Update: Low-risk MRSA found in East Anglian turkey flock

A strain of MRSA has been identified in a flock of turkeys on an East Anglian farm. Picture: PA

A strain of MRSA has been identified in a flock of turkeys on an East Anglian farm. Picture: PA - Credit: PA

Health officials have identified a low-risk strain of MRSA in a flock of turkeys on an East Anglian farm.

Health officials have identified a low-risk strain of MRSA in a flock of turkeys on an East Anglian farm.

The checks for a routine poultry disease revealed the infection in a single turkey, said a spokesman for the Animal Health and Veterinary Laboratories Agency.

When further tests were carried out, the MRSA strain was found for the first time in this country in other turkeys on the same farm.

An official stressed that this was not the same strain as those that cause the healthcare associated infections that affect people.


You may also want to watch:


There was little risk of catching the infection from eating poultry meat as long as meat was handled hygienically and cooked thoroughly to kill any bacteria.

Steve Wearne, director of policy at the Food Standards Agency, said: 'Any risk of contracting MRSA through meat from animals with these bacteria is very low when usual good hygiene and thorough cooking practices are observed.

Most Read

'All poultry should be handled hygienically and cooked thoroughly to destroy any bacteria that may be present,' he added.

This strain of bacteria was relatively widespread in livestock in Europe, including countries from which meat is regularly sourced by the UK. There are no known cases of people contracting MRSA from eating meat, said Mr Wearne.

'We were looking for signs of Marek's disease in poultry as part of our normal surveillance,' said the AHVLA spokesman.

Prof Angela Kearns, of Public Health England said: 'There are many different strains of MRSA that cause illness in people but this is not one of the strains that we are overly concerned about given the very low number of clinical infections that have been seen in people.'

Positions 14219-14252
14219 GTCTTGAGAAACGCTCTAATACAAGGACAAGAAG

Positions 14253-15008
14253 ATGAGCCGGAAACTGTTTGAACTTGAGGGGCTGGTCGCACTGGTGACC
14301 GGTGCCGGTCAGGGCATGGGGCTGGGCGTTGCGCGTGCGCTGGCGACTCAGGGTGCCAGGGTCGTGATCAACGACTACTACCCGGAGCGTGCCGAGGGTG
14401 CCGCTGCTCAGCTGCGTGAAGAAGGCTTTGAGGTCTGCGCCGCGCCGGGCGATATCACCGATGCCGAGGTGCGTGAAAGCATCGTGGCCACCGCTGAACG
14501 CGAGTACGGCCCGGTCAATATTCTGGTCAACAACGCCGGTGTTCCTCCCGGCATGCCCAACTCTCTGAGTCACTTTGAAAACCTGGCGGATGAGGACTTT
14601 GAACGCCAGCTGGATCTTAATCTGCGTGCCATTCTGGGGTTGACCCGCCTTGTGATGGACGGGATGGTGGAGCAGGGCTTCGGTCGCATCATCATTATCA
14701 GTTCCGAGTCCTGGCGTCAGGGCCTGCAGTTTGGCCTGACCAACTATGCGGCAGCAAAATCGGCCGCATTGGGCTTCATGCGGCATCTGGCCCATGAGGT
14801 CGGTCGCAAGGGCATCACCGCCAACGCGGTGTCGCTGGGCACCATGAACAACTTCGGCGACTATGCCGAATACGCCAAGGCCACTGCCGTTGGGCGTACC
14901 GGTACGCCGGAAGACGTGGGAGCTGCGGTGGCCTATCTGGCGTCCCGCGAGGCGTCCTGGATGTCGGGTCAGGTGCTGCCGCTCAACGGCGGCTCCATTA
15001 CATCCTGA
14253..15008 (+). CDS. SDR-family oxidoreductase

Tests were also carried out on geese, which were on the same farm but the infection was only found in the turkeys, said a AHVLA spokesman.

There will be more surveillance, full cleansing and disinfection once there were no longer any birds on the premises. 'Then we'll carry out more sampling and testing just to confirm that MRSA is no longer present on the farm.'

'We're not talking about slaughter of birds. It is not a notifiable disease. It is about managing, containing and then deep cleansing,' he added.

The LA (livestock associated) MRSA (Meticillin Resistant Staphylococcus aureus) is found in Europe. 'This is the first time we've found it in poultry and it is not high risk.'

It has been detected in other species including pigs and other farm animals outside the UK.

There is no routine surveillance but when the UK contributed to a European survey in pigs in 2008, all samples from herds in this country were found to be negative.

The infection rarely causes disease in people and in most cases the bacteria clear within 24 hours. It can potentially pass from animals to humans through direct contact or through dust in animal housing but is regarded as occupational risk for those keeping livestock.

Prof Peter Borriello, chief executive of the Veterinary Medicines Directorate, said: 'LA-MRSA has been identified in livestock in a number of countries and is not considered to represent a significant risk to animal health and welfare.'

Become a Supporter

This newspaper has been a central part of community life for many years. Our industry faces testing times, which is why we're asking for your support. Every contribution will help us continue to produce local journalism that makes a measurable difference to our community.

Become a Supporter